Hirschsprung disease (HD) occurs when nerve cells (also called ganglion cells) are absent from the lower part of the colon. The segment without nerve cells is called the aganglionic segment and it always starts at the bottom of the colon affecting the lower end. It can also extend up the colon, even into the small intestine. The absence of ganglion cells leaves a portion of the colon essentially paralyzed and unable to propel waste products along its length. This is the reason why babies born with HD are often unable to pass their first “meconium” stool and children diagnosed later in life have severe constipation. In addition to having difficulty passing stool, infants and children with HD also typically have abdominal distension and sometimes develop vomiting and loss of appetite.

My son Malachi was born in November 2008. Malachi was born with short segment HD. We had one long terrifying month spent in Intensive Care Unit trying to figure out what exactly was wrong with Malachi. All I knew was that my son was “failing to thrive,” a phrase that in other words means we have no clue what is going on. All of which is understandable given the fact that HD only occurs in 1 in 5000 births.

After a biopsy confirmed the diagnosis, Malachi was able to come home. This was the beginning of what I now describe as the Holy “Poop” Chronicles. Malachi required intervention every 4 h around the clock for the first 6 months consisting of bowel irrigations and dilations to clean his colon. I would love to report that it was a successful outcome but that would be the furthest thing from accurate. As I am not a trained professional in the inner workings of the gastrointestinal tract, I was often unable to thoroughly clean him out and we often landed back where we started in the Children’s Hospital battling severe bowel obstructions and infections. This was becoming our norm as we waited for Malachi to have his pull through surgery at 6 months.

Now I know there is no really any scientific evidence to suggest that severe eczema has anything to do with chronic constipation or bowel obstructions but I stand by that it does. Malachi in addition to the 4-h interventions also had terrible eczema where I did regular wet wrap therapies to hold the eczema at bay (Note: Once Malachi had his pull through surgery and he was passing stool, his eczema cleared). So that was our regular routine for the first 6 months, we were in the trenches.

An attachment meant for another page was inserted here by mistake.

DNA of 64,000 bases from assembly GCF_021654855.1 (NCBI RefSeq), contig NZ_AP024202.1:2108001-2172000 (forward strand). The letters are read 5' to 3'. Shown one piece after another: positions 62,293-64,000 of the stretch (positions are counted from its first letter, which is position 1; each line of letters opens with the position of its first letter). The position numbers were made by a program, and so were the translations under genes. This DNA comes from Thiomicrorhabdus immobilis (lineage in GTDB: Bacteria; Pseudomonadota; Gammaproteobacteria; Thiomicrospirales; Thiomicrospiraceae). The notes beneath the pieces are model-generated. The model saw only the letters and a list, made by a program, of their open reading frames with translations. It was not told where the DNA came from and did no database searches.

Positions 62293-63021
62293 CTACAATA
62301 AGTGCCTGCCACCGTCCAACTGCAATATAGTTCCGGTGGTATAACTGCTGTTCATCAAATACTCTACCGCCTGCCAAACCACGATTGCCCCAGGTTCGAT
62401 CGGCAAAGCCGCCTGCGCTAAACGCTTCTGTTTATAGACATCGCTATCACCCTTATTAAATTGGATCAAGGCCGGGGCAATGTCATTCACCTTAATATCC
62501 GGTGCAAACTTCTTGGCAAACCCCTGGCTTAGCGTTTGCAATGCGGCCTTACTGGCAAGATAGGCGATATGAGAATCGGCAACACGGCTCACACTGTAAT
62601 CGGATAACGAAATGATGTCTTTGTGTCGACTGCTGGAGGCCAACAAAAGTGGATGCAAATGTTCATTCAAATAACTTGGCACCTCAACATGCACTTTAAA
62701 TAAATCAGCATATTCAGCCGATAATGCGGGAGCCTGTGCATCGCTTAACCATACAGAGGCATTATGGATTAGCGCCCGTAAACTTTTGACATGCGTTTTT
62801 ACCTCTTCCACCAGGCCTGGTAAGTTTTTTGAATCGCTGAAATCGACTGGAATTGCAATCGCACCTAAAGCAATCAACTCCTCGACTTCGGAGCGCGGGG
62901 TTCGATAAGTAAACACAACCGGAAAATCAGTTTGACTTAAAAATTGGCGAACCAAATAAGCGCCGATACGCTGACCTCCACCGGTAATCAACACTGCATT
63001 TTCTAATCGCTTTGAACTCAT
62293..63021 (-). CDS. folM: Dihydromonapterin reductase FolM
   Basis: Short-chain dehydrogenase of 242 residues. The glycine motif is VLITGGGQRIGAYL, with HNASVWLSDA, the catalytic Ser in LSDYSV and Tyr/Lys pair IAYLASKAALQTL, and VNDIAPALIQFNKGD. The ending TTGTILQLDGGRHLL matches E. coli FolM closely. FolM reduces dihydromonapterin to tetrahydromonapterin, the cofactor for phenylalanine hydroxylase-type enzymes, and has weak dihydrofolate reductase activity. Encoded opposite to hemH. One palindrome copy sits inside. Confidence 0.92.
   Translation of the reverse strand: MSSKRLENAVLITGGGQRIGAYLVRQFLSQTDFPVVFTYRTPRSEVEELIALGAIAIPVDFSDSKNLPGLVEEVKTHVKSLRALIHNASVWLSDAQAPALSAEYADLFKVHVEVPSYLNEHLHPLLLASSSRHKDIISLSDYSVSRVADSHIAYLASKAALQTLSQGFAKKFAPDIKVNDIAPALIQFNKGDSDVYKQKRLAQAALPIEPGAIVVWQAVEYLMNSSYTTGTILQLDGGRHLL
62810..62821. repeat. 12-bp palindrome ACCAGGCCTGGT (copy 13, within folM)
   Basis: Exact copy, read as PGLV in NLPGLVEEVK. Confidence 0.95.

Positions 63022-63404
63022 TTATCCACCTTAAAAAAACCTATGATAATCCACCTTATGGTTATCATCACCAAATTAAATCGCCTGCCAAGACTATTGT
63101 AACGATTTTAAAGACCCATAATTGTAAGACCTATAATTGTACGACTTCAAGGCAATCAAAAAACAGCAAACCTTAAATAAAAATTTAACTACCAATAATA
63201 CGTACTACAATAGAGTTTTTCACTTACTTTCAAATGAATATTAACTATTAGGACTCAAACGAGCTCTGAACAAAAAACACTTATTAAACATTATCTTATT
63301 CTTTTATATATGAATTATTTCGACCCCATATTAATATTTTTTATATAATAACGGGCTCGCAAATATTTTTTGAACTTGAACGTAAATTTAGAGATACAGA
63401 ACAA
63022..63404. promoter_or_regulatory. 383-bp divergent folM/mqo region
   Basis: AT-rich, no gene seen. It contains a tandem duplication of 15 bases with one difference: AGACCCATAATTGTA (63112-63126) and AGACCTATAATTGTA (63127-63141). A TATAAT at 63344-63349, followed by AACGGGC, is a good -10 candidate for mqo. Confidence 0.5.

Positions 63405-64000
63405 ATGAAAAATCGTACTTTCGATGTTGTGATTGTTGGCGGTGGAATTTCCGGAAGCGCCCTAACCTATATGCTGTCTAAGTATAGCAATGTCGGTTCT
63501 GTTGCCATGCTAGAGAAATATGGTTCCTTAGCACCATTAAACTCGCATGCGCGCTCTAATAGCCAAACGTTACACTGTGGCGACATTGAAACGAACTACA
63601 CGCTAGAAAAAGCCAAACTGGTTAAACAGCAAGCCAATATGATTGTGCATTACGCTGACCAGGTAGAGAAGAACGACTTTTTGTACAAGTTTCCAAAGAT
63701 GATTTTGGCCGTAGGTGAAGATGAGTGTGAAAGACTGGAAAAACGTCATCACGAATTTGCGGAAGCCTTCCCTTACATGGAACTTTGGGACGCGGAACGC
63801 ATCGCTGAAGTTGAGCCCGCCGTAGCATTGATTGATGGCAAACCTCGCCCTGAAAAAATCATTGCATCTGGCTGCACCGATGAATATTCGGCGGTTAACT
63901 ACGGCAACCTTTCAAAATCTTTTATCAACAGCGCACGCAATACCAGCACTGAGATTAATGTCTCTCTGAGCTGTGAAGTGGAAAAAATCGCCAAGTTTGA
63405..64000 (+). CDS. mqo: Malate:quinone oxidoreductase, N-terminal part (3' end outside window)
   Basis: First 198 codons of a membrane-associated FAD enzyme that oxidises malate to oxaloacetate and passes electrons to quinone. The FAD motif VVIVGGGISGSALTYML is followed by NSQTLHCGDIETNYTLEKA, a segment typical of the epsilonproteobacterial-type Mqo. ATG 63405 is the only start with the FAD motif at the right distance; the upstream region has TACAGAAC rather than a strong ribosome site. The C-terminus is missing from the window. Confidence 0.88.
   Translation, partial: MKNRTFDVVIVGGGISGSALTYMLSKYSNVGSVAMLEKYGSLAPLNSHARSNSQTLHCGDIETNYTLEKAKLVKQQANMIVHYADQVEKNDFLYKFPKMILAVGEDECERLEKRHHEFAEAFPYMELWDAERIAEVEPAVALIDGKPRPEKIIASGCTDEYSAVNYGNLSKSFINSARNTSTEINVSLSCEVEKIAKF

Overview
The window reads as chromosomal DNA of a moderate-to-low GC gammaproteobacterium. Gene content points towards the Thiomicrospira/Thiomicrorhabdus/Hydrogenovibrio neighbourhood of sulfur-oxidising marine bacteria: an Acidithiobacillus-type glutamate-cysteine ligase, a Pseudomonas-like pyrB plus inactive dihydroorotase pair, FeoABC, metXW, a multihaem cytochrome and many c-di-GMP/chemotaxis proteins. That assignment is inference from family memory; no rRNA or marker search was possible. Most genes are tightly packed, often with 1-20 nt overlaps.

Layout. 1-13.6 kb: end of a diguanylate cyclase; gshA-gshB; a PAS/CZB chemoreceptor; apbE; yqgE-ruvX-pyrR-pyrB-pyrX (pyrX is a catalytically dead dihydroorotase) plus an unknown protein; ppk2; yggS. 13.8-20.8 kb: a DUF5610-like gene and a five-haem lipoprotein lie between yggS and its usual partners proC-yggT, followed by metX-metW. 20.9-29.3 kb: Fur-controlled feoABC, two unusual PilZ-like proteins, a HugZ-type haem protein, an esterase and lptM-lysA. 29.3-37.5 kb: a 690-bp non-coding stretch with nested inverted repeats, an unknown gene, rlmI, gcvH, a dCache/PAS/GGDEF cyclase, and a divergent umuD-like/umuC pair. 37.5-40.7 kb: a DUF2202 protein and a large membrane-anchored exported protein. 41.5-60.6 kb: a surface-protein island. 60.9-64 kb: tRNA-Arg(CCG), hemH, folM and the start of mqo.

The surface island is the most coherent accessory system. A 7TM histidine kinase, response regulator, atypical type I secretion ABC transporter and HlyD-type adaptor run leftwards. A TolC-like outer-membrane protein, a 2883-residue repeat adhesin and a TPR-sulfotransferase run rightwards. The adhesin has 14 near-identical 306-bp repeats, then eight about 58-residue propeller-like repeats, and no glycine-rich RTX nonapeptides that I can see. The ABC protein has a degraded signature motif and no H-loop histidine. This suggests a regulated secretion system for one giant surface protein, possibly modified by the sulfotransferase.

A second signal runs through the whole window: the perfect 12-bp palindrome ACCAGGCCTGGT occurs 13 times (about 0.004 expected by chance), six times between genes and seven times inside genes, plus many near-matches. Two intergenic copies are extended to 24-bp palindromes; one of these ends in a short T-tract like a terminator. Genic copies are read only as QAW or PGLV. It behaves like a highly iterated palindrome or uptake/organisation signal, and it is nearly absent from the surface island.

Phase II, post surgery. Aside from occasional irrigations and some dilations we were for the most part living a somewhat normal life. This is at least what I would call our norm. Then, until about 10 months later when we hit a giant pothole in the road. Another bowel obstruction, then another a few months after that, and as it would turn out nothing was going to plan, my plan of course.

Malachi is now 10 years old and for the most part does well. He still does not have the sensation to pass stool and our lives revolve around his good days and bad days, but we manage. I have come to learn that, with HD, there are no two children alike and that we cannot possibly guess the path of each child. We simply do not understand enough about the disease to know why some children with the same amount of effected colon do exceptionally well while others do not. Do the nerve cells continue to die off after surgery? Are there potentially other parts of the colon effected that we do not see because it is difficult sometimes to get a perfect biopsy? Does diet effect children with HD differently than with non-HD children? Is there additional psychological issues due to the physical and social trauma that then contribute to making a child not want to go to the bathroom?

As a parent and caregiver, I think there is plenty of room to study the different aspects of HD further. I would love to see more research allocated specifically to the social and psychological impacts of this disease for children aged ≥4 years. I would also like to see studies to identify commonalities that HD patients have with diet, etc.

I am so grateful every day for my son and that he has an overall good quality of life despite having this disease. I started writing a blog about my Malachi’s HD journey at https://roosjourney.wordpress.com/ Although I do not blog anymore, because I feel at 10 years it is now Malachi’s story to tell, I found blogging to be a helpful therapeutic release during the tough times.

“No one seems to have a definitive answer as to what should happen next. No one can tell me with any certainty an outcome if we decide on doing the surgery. So it’s you and me. It’s always been that way. Since the moment you were born. You and I have had this unexplainable connection. I would swear you spoke to me. If not in words, I always knew when you were sick. I knew before the doctors that there was something terribly wrong within hours of you being born. I would sense when things would become critical even though you never cried or made a sound before they got worse. So one thing I know for certain as I lay here now staring at the star I wished upon…….you and I will know. We will know and we will do as we always do. Warrior on and I will be forever grateful that I got everything I wished for in you. You are my perfect boy.” (Roo’s Journey, I Wished Upon A Star)